An APK teardown can often predict features that may arrive in a future update of an application, but it is possible that any of the features we mention here may not make it in a future release. This is because these features are currently unimplemented in the live build and may be pulled at any time by Google in a future build.
Special thanks to PNF Software for providing us with JEB Decompiler. JEB made it possible for us to decompile and analyze the code of the EMUI 9 camera app. The Huawei Mate 20 firmware (dated September 13th) we analyzed was provided to us by FunkyHuawei.club, a service which allows users to update, unbrick, or rebrand Huawei and Honor phones for a fee. FunkyHuawei is planning to fully support the upcoming Huawei Mate 20 series and is currently offering a sale for XDA readers.
This is by far the strangest new feature I found in the EMUI 9 camera app. The Huawei P20 Pro is IP67 rated for dust and water resistance, but it’s not fully waterproof so you could ruin your phone by trying to take a video while it’s submerged underwater. We don’t know if the upcoming Huawei Mate 20 or Huawei Mate 20 Pro will be waterproof, but it doesn’t seem like that’ll matter because this Underwater Mode is designed to work with or without a waterproof phone.
According to the strings I found, Underwater Mode is designed to help you “take clear shots in underwater environments.” You can press the volume down button to take a photo, press the volume up button to shoot a video, press the power button to turn the camera on/off, or touch and hold the button at the bottom to exit. All of this can be done by tapping on the screen through a waterproof phone case, and apparently, Huawei will be offering such cases themselves. Although, the company warns that any damage caused to your phone by not following the instructions properly will not be covered by warranty.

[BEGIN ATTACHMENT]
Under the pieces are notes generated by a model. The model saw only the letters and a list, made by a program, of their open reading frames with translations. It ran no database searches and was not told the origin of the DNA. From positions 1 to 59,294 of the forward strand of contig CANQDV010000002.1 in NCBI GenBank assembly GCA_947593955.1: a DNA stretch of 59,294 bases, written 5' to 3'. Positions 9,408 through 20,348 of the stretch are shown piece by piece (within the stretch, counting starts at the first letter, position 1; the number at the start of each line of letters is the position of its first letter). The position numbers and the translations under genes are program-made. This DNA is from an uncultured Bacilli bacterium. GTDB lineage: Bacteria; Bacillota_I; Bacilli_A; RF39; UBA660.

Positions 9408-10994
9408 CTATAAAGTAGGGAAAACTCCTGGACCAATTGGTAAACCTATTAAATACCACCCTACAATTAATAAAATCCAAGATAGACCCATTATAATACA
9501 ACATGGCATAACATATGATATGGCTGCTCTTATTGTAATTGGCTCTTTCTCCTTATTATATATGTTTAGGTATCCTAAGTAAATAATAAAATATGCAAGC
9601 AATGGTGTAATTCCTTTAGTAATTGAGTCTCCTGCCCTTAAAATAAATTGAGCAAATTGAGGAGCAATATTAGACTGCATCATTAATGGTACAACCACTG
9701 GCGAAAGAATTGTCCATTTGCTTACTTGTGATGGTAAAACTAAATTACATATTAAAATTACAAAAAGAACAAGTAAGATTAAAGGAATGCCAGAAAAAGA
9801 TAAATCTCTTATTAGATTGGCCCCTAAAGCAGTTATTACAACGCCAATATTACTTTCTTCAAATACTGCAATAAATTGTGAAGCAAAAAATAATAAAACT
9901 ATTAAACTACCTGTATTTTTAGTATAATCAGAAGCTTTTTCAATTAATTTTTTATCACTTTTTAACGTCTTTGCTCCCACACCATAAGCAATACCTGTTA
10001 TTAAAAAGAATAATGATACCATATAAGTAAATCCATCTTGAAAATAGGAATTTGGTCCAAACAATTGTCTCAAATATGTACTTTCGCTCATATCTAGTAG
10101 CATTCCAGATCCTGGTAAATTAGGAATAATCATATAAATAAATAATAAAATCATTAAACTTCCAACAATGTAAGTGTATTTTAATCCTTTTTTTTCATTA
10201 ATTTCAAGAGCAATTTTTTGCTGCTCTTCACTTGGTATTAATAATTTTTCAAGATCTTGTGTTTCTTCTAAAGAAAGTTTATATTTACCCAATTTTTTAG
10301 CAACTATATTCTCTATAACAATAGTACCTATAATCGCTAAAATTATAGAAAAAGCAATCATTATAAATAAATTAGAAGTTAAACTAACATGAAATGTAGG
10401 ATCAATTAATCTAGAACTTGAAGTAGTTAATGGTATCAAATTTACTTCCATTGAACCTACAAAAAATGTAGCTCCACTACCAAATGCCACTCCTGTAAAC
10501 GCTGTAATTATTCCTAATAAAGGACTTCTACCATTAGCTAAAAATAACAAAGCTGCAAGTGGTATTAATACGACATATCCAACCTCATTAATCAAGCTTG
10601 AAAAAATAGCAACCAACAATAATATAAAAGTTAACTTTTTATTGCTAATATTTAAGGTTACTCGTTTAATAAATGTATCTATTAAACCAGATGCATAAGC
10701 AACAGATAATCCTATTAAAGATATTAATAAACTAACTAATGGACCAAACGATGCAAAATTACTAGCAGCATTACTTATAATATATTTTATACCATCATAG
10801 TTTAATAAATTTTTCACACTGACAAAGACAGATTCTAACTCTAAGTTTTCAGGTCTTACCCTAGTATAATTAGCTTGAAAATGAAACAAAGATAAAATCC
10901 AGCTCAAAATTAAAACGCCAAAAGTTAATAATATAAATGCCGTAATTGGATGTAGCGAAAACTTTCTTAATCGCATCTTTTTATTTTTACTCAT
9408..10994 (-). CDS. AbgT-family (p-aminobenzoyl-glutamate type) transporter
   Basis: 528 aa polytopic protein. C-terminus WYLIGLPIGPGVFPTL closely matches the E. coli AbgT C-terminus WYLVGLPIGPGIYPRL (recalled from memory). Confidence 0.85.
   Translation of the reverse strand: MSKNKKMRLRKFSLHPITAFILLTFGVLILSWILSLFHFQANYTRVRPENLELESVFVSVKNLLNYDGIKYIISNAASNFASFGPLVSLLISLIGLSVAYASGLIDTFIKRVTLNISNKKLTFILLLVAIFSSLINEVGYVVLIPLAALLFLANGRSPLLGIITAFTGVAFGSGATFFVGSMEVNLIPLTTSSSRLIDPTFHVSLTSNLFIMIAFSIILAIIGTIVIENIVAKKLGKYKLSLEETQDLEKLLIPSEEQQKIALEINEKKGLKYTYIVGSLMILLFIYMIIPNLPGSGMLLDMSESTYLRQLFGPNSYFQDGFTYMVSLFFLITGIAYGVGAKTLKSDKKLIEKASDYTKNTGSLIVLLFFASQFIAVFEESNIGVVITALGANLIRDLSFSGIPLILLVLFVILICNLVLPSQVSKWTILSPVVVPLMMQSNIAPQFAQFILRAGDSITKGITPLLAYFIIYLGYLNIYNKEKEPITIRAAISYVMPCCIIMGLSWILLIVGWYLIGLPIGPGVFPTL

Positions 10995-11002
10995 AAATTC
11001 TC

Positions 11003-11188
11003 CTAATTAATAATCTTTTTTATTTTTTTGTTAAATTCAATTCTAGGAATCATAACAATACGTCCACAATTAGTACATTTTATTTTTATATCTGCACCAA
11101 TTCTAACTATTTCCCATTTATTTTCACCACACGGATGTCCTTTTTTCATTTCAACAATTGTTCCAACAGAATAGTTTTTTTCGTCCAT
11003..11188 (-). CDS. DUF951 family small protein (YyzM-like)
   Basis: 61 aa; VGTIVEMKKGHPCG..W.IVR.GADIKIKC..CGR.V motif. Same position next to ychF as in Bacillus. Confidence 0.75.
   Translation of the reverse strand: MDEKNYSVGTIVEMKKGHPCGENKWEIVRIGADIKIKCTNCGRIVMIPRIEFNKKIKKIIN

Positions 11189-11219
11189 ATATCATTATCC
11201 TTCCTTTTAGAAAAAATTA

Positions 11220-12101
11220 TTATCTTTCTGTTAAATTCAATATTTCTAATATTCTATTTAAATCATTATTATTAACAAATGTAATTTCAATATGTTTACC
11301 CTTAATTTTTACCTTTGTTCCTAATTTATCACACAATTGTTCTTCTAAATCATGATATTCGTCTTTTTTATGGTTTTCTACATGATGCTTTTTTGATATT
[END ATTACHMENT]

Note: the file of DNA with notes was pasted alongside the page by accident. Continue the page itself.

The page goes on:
I found a relevant graphic for Underwater Mode, and it looks like a picture of a phone in a bag. Huawei is encouraging you to stick your really expensive smartphone in a bag and submerge it underwater to take great photos. Some of you may find that really cool, but I think I’ll pass.
The two screenshots below show how we used JEB Decompiler to aid us in the discovery of this feature. The screenshot on the left shows us cross-referencing the image field in the code with the actual asset, while the screenshot to the right shows that the property ro.hwcamera_underwater_enable must be set to true for this feature to be usable. We checked local.prop in /product/etc/prop, however, the flag was missing. It’s possible this feature won’t launch with the Huawei Mate 20, but since we examined pre-release software we don’t know if Huawei will flip the switch at a later date. Underwater Mode does not seem to require special hardware (such as the new HiSilicon Kirin 980) to work, as there isn’t a Huawei camera capability flag for it defined in the app.
This next feature is hardly surprising to see since Huawei explicitly told us during the launch of the HiSilicon Kirin 980 that the chipset would be capable of real-time object recognition in videos thanks to its dual NPUs. Called “AI Cinema,” it looks like the feature will apply certain filters in real-time during video recording. The available filters are AI Color, Background Blur, Fresh, Vintage, and Suspense. The image below shows the sample graphics for each filter that Huawei included in the EMUI 9 camera app.